The Ghana National Association of Private Schools [GNAPS], claims the introduction of government’s free Senior High School policy has led to the collapse of some 23 private senior high schools in the country.
Speaking on Eyewitness News, the President of the Association, Eric Appiah, indicated that the free SHS programme has drastically reduced enrollment in private Senior High Schools.
“What we have said and continue saying is that the policy is not a bad one, but to roll out a policy without the private senior high schools in Ghana is quite unfortunate…Some schools are folding up regarding enrollment which is quite unfortunate. We had a little over 200 private schools across the country, but as I speak to you about 23 have folded up,” Mr Appiah lamented.
Mr. Appiah was however unable to name the specific schools that had collapsed, but insisted that evidence on collapsed schools were available.
He urged the government to partner with them in the implementation of the Free SHS policy to keep Private Senior High Schools in business.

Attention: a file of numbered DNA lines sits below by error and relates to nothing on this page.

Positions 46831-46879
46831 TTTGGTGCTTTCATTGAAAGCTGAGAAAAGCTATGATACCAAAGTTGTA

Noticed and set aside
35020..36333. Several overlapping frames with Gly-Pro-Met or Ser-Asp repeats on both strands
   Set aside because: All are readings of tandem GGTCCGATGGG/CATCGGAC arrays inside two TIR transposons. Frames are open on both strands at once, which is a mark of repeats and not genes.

“All over the world, economies that are thriving are involved in public-private partnership. The Senior High Schools have to be included. How is government introducing free SHS while leaving private schools out? We are engaging government, and we hope that come academic next year, the government will involve us just like the Health Insurance also includes private hospitals and private clinics.”
‘Consider extending free SHS.’
Some heads of private senior high schools had since the introduction of the free SHS programme appealed to the government to extend the policy to their institutions.
The heads, who have had to deal with almost empty classrooms since the programme kicked off, said they had been entirely neglected by the government.
There are close to 1,000 secondary schools in Ghana.
Of the number, 562 are public, while the 301 are private schools.
Statistics available suggest that, whereas over 740,000 students gain access to public secondary schools, only 1,300 go to the private ones.